Long before you enter the workforce, you’re told over and over again that you need to network. And for many years afterward, you’re given loads of advice on how to schmooze tactfully, talk yourself up, meet VIPs, make introductions, and even make your way to the door when the time comes. But there’s surprisingly little advice for people who may have cause to worry that they don’t have anything to talk about.
For new grads, people changing industries, and anyone who’s either unemployed or rejoining the workforce after taking time away, networking events can be uniquely stressful. If you don’t have much (or any) recent, relevant job experience, what can you possibly discuss while rubbing elbows with those who can (hopefully) give you the career boost you need? You worry that everybody you meet will quickly notice you’re a waste of their time, smile politely, and move along.
That can be a self-fulfilling prophecy, but it doesn’t have to be. In fact, there are a few simple, idiot-proof techniques that can help you sail through even the most nerve-racking networking experience, no matter what may or may not be on your resume.
It’s a bit like dating. For one thing, your past relationship history isn’t going to decide how this interaction goes–only what you do in the moment will. For another, a lot of that depends on how much effort you make to get the know the other person, not on how much or how well you talk about yourself. Like a first date, the real purpose of networking is to find out if there’s compatibility. If there isn’t, you haven’t wasted a lot of time and both of you can go forward for someone more suitable.
So rather than recapping your own resume, be prepared instead to ask other people about themselves. Draw up a quick list of qualities you want to find out about everyone you meet: What would make somebody your ideal connection, or at least a suitable one? Not everyone will be a good match, and you can’t take it personally. Keep asking questions and putting yourself out there. The more you do it, the easier it will become and the better questions you’ll ask.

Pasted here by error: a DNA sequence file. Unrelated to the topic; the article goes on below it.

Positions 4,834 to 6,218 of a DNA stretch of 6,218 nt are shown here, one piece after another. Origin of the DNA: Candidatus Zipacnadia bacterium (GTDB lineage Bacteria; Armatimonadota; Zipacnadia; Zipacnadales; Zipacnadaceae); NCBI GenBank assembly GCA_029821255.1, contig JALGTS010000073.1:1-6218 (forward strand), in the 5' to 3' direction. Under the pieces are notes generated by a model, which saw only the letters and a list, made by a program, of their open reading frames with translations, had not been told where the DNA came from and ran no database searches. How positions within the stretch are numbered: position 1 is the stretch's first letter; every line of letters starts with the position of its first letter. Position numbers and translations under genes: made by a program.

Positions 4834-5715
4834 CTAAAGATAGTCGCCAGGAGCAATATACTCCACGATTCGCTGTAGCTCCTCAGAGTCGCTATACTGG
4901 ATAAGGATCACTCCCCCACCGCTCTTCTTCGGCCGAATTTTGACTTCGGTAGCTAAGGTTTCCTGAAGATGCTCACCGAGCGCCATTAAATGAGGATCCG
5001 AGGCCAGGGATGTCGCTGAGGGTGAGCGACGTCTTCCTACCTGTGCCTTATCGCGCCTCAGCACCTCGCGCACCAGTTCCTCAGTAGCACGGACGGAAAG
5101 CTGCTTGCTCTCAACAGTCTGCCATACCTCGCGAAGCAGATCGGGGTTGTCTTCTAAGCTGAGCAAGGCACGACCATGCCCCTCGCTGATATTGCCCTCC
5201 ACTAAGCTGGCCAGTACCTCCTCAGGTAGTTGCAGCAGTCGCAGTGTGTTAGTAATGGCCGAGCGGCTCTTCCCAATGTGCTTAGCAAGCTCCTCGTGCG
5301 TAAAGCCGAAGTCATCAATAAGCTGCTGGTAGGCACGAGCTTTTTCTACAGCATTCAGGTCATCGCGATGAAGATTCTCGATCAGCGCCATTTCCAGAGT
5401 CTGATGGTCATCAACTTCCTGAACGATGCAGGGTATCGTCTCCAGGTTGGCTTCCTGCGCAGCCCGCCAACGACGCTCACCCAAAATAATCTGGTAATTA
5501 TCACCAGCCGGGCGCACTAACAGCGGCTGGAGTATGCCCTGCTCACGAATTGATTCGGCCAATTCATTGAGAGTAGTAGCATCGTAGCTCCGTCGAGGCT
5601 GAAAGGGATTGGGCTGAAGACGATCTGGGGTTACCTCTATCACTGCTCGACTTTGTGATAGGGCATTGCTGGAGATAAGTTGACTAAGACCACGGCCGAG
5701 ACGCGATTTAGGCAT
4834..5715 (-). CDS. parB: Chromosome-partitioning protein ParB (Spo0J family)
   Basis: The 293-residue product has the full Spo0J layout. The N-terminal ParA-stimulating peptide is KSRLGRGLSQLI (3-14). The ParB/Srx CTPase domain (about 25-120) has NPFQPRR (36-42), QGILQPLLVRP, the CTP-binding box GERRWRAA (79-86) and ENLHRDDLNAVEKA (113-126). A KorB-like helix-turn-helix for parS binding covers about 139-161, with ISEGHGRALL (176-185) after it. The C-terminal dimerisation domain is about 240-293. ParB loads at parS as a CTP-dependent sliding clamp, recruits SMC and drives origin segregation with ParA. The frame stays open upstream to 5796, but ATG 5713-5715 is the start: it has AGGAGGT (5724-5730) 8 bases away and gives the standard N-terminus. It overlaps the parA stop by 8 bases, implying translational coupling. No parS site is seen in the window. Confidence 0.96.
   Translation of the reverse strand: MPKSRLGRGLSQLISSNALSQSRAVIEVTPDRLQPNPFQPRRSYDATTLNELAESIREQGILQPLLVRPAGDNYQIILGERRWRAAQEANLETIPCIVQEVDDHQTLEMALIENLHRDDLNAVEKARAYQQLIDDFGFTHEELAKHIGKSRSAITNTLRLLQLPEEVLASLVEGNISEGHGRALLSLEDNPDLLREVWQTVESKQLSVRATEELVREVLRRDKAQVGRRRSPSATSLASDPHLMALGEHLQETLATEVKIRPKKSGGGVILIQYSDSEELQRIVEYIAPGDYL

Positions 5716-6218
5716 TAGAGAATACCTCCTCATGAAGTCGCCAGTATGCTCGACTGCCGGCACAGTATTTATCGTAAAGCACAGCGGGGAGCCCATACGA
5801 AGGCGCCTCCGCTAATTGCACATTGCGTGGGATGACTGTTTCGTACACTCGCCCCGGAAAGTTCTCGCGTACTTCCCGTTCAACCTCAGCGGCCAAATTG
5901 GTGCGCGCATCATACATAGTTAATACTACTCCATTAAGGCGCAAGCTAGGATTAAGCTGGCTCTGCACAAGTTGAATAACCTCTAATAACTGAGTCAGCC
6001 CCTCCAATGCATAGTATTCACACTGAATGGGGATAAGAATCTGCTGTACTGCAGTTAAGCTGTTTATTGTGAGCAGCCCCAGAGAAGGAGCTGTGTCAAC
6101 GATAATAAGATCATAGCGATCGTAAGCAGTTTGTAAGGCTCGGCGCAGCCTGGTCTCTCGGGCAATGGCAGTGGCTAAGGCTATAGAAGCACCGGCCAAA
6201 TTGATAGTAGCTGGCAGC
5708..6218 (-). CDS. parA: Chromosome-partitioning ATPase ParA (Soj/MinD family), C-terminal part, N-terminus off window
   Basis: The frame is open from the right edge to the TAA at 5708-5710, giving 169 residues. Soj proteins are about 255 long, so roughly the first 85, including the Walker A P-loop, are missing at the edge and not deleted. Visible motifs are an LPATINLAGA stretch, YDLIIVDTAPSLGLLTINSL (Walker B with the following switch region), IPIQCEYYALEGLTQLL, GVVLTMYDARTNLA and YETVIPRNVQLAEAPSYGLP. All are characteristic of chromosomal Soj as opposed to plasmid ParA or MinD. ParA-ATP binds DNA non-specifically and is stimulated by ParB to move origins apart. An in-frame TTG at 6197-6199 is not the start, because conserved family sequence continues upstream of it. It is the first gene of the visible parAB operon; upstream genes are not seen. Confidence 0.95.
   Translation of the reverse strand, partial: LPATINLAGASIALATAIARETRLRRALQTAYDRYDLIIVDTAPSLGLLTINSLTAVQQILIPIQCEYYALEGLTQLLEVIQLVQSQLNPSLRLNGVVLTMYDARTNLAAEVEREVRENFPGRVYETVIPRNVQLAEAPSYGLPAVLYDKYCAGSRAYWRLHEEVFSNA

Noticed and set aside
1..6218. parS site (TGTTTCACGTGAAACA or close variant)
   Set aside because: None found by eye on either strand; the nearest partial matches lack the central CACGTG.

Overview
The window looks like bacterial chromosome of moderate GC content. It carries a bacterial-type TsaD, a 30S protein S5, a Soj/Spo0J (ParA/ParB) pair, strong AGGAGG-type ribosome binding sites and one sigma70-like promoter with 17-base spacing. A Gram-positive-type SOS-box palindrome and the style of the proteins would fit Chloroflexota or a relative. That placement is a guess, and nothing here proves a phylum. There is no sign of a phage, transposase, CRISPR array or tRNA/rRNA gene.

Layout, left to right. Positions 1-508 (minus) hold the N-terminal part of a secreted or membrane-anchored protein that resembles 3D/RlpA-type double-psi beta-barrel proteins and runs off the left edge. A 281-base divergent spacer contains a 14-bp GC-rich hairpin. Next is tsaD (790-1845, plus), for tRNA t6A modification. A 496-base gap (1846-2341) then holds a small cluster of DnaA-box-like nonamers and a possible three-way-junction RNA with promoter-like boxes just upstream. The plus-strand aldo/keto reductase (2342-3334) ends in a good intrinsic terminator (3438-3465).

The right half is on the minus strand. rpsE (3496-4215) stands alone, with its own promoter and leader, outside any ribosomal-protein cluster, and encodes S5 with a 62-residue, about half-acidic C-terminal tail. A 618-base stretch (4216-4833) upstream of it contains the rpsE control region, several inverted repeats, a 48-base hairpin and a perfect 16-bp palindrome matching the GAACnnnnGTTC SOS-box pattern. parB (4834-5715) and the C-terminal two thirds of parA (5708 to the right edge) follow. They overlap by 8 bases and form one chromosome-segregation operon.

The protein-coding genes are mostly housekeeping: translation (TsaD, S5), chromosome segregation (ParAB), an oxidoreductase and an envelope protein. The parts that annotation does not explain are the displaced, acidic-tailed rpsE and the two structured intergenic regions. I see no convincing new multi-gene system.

What makes a good question? Basically, one that leads to a thoughtful answer, not a “yes” or a “no” or “I’ve been at my company for three years.” You want to elicit opinions and ideas, not data.
Keep in mind that everyone has a need to be heard and understood. The problem is that most people listen only to respond–we’re all subconsciously looking for a chance to simply share what we want to say. So you need to consciously resist that urge in yourself and indulge it in others. Listen completely without even thinking of your own response. Repeat back what you heard the person say, in your own words, and ask questions that encourage them to go deeper into the subject.
Everyone you meet at a networking event will be expecting a pitch from you, in some form or another. When they realize that isn’t going to happen and you’re actually listening to them, they’ll be more likely to open up and give you information that they otherwise wouldn’t if they were constantly on guard for your pitch.
It doesn’t matter what your work experience is–you can always lend a hand in some small way. Just like in any reciprocal relationship, work-related or otherwise, it’s always better to offer something before asking for something. When it comes to building professional contacts, it’s definitely better to give than to receive, at least in the beginning. So before going to a networking event, think about what you have to offer–no matter what your resume says–and continue to focus on that when you’re speaking to people.
Networking often feels like a patient buildup, an exercise in social niceties all leading up to a fateful exchange of contact info. It isn’t. In the first encounter, don’t stress yourself out by looking for openings to pitch yourself or your product, or wring a commitment from somebody to meet up for coffee later. Stay in the moment.
By working simply on making a strong connection right now–as an end in itself–your chances of succeeding later on will increase. What you’re doing is laying the foundation for a relationship, not trying achieve some kind of immediate, concrete goal.
Feeling pressured to be perfect to impress the other person so they’ll want to work with you? Of course you are–but the other party may feel the same way, and it can stifle your conversation. Own up to that anxiety, and things should get a lot easier. You don’t have to let loose and share all of your insecurities and fears.
But by showing that you have some doubts and are thinking abut ways to improve professionally, you lower the pressure level for everyone. It makes it easier for the other person to get a bit more vulnerable themselves. It’s on this level where authentic connections really occur.
That’s the whole point of networking anyway, and it has nothing to do with how impressive your experience is–or isn’t.